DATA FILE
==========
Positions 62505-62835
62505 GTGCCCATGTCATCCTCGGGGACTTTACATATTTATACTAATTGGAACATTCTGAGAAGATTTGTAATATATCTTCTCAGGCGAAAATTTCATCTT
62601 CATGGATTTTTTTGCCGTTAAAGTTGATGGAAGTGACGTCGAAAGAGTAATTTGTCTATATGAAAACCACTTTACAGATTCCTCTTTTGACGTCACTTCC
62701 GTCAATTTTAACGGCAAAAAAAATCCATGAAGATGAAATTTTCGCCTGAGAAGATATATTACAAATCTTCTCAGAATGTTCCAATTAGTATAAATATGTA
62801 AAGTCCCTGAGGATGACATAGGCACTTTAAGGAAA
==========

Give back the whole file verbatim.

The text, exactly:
Positions 62505-62835
62505 GTGCCCATGTCATCCTCGGGGACTTTACATATTTATACTAATTGGAACATTCTGAGAAGATTTGTAATATATCTTCTCAGGCGAAAATTTCATCTT
62601 CATGGATTTTTTTGCCGTTAAAGTTGATGGAAGTGACGTCGAAAGAGTAATTTGTCTATATGAAAACCACTTTACAGATTCCTCTTTTGACGTCACTTCC
62701 GTCAATTTTAACGGCAAAAAAAATCCATGAAGATGAAATTTTCGCCTGAGAAGATATATTACAAATCTTCTCAGAATGTTCCAATTAGTATAAATATGTA
62801 AAGTCCCTGAGGATGACATAGGCACTTTAAGGAAA